Tag Archives: mill

The Mill at Atholl

The historic watermill at Blair Atholl. Absence of corn growing in the surrounding area today. Extensive field systems and enclosed land in the mid 1700s. Andrew Wights 1780s descriptions of innovation, enterprise and crop diversification. Part of a Living Field series on old corn mills.

The watermill at Atholl [1] offers a welcoming break to journeys along the A9 road, offering – in addition to the working mill – coffee and freshly baked bread from a variety of grains. In 2017, the mill and its bakers gained some deserved exposure on a BBC2 television programme, Nadiya’s British Food Adventure, presented by Nadiya Hussain [1].

The remaining corn mills in the north of Britain tell much about the phasing in and out of local corn production over the last few centuries. The Living Field’s interest in this case lies in the mill’s history and location, being a substantial building but presently in an area that has no local corn production. In this, it differs from Barony Mills in Orkney which lies within an area of barley cultivation that still supplies the mill [2].

The images above show the water wheel fed by a lode that runs from the river Tilt to the north, the main grinding wheel (covered, top l), hoppers feeding the wheel and an old mill wheel. The watermill’s web site [1] and the explanation boards in the mill itself describe the history of the building and workings of the machinery.

The Atholl watermill was a substantial investment, but what strikes today is the absence of corn-growing (arable) land in the area. When visited in 2017, very few fields were cultivated.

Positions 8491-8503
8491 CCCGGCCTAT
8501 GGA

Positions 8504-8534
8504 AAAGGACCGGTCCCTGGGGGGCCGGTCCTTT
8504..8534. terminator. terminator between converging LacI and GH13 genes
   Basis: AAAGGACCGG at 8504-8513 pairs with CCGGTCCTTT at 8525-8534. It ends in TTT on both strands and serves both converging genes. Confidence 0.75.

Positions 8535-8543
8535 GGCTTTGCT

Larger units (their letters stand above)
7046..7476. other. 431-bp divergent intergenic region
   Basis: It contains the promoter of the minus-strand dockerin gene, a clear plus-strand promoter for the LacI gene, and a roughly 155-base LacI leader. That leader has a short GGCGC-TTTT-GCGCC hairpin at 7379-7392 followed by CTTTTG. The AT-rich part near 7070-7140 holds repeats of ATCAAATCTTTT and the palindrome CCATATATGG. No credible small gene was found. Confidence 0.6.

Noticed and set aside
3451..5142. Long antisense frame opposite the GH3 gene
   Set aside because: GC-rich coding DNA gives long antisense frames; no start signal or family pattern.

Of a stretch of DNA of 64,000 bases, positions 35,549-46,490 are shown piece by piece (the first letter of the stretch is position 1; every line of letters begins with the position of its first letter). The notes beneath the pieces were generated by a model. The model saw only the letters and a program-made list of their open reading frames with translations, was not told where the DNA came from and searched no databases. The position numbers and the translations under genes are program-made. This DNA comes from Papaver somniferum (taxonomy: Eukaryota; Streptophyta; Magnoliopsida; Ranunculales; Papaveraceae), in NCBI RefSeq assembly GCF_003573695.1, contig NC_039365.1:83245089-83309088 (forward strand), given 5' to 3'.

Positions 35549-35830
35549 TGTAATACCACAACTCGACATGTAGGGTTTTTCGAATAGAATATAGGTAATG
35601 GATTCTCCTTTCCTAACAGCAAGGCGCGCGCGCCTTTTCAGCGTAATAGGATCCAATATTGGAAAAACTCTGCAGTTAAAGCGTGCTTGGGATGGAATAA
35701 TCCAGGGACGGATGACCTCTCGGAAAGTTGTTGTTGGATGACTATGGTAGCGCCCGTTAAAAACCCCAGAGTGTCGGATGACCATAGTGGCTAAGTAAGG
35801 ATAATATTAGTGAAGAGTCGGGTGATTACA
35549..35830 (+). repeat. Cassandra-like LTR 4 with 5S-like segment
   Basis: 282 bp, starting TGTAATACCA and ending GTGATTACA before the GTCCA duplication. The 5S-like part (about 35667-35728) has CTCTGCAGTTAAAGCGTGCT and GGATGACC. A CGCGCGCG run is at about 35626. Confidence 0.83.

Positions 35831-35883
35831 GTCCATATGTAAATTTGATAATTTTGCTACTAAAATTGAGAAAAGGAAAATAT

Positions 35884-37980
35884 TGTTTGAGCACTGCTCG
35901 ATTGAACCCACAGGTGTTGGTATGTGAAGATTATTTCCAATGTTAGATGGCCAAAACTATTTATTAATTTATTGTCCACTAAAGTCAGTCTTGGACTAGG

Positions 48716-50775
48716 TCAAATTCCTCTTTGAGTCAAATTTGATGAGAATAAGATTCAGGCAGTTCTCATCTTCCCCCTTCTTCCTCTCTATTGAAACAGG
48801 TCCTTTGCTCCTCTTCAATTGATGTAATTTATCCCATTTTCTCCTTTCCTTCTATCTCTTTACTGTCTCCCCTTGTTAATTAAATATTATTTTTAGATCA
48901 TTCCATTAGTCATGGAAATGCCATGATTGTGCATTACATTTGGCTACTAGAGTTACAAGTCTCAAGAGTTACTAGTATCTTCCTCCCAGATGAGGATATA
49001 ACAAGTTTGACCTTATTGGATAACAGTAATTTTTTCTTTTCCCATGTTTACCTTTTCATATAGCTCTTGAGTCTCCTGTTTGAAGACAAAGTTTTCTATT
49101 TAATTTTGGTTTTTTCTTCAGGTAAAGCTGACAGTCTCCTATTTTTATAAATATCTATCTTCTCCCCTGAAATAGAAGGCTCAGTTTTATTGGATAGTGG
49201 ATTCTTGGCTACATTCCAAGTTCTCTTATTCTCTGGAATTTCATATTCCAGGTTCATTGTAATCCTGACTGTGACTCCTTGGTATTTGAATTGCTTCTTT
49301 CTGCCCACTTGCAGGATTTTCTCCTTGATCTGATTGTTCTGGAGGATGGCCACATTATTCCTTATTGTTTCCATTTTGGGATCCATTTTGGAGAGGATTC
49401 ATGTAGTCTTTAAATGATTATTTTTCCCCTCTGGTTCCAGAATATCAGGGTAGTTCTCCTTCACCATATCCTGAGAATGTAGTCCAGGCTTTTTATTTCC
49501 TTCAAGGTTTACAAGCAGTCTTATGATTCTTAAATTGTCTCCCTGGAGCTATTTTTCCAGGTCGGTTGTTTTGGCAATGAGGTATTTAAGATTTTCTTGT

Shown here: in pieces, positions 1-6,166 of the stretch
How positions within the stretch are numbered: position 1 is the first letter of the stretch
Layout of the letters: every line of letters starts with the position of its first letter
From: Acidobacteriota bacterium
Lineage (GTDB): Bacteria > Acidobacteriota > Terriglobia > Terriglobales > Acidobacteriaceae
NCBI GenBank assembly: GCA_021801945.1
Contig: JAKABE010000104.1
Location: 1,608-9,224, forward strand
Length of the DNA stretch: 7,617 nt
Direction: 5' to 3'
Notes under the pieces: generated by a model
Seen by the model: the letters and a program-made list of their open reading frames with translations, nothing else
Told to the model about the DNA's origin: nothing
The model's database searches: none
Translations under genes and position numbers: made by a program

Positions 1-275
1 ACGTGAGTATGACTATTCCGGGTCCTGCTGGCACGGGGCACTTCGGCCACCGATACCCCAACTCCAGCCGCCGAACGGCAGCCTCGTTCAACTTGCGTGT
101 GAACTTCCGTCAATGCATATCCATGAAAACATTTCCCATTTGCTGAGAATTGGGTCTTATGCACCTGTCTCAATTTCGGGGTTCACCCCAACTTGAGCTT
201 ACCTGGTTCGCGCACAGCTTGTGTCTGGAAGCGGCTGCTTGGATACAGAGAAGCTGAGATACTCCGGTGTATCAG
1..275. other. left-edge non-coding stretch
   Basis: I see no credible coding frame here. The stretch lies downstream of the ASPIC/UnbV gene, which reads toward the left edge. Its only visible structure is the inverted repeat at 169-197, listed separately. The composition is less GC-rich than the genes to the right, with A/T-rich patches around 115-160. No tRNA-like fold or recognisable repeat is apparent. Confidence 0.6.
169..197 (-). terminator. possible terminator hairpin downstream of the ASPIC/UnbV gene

What do the historical maps tell us?

The information inside the mill states that it was present at the time of Timothy Pont’s map of the 1590s [3]. It is there on his map, just south of ‘Blair Castel’. But Roy’s Military Survey [4] of the mid-1700s gives the best indication of the possible extent of cropped land in the area. Features on the Roy map (copied below) include ‘Blair Kirk’ (church) which still stands at what is now known as Old Blair and ‘Tilt Bridge’ on the road that ran north of the Garry; then areas of enclosed land or parkland, bounded by tree lines; and the Mill, shown within the white circle in the upper map, with its lode clearly leaving the River Tilt to the north and flowing past the mill to enter the River Garry upstream of where the Tilt joins it.

The Roy Map shows what appear be clusters of field systems on both sides of the Garry, depicted by short parallel lines suggesting rigs, some indicated by white arrows on the upper map. The lower map has been displaced to show more field systems around Aldclune.

Later, on the first edition of the Ordnance Survey 1843-1882, the village of ‘Blair Athole’ has started to take shape, the corn mill is marked being fed by a Mill Lead originating at a sluice off the River Tilt. Later still, the Land Utilisation Survey 1931-1935 shows arable land remaining, consistent with the location of many of the field systems on Roy’s map.

Therefore crops, and they must have included corn, whether oat or barley, were grown in the region and presumably fed the mill, but more information on what was grown was reported by Andrew Wight, travelling 30 years or so after Roy.

Andrew Wight’s survey of 1784

Mr Wight’s surveys of agriculture in Scotland in the 1770s and 1780s again provide rare and sometimes surprising insights. He meets and reports on mainly the improvers, the landowners and their major tenants, less so the householder and small grower. Yet he was there at a crucial time in the development of food production and able to present a unique and consistent account throughout mainland Scotland.

Part way through his fourth survey [6], he spent the night in Dalwhinnie, then on travelling south towards lowland Perthshire, he stopped at Dalnacardoch, commenting that the innkeeper was a ‘spirited and enterprising’ farmer. There he reports a “clover field, dressed to perfection; an extraordinary sight in this barren country” and also “turnips in drills in perfect good order, pease broadcast, bear and oats with grass-seeds”, and notes ‘great crops of potato are raised here’. [Ed: bere is a landrace of barley.]